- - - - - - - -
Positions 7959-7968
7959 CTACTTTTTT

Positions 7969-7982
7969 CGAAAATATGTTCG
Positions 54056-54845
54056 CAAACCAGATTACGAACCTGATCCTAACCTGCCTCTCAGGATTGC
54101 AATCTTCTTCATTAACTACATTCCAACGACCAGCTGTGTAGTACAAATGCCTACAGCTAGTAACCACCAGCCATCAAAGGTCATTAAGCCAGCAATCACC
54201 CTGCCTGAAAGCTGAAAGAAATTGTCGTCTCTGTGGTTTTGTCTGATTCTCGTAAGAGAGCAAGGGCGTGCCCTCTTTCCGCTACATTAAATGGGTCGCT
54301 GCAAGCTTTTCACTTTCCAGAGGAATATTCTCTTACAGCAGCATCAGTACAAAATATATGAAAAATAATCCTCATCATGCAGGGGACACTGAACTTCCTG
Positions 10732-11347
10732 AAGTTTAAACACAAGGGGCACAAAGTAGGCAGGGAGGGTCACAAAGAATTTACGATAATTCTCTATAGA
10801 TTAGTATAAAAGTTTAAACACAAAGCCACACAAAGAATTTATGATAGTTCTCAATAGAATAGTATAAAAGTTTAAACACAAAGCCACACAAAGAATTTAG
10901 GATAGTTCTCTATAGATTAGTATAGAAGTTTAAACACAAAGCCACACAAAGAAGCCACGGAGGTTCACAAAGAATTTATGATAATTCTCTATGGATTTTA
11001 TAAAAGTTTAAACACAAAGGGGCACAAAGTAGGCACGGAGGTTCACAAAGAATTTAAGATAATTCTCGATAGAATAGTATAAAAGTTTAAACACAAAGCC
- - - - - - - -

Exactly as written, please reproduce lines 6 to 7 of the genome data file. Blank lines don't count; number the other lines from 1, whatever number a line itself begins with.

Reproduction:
54056 CAAACCAGATTACGAACCTGATCCTAACCTGCCTCTCAGGATTGC
54101 AATCTTCTTCATTAACTACATTCCAACGACCAGCTGTGTAGTACAAATGCCTACAGCTAGTAACCACCAGCCATCAAAGGTCATTAAGCCAGCAATCACC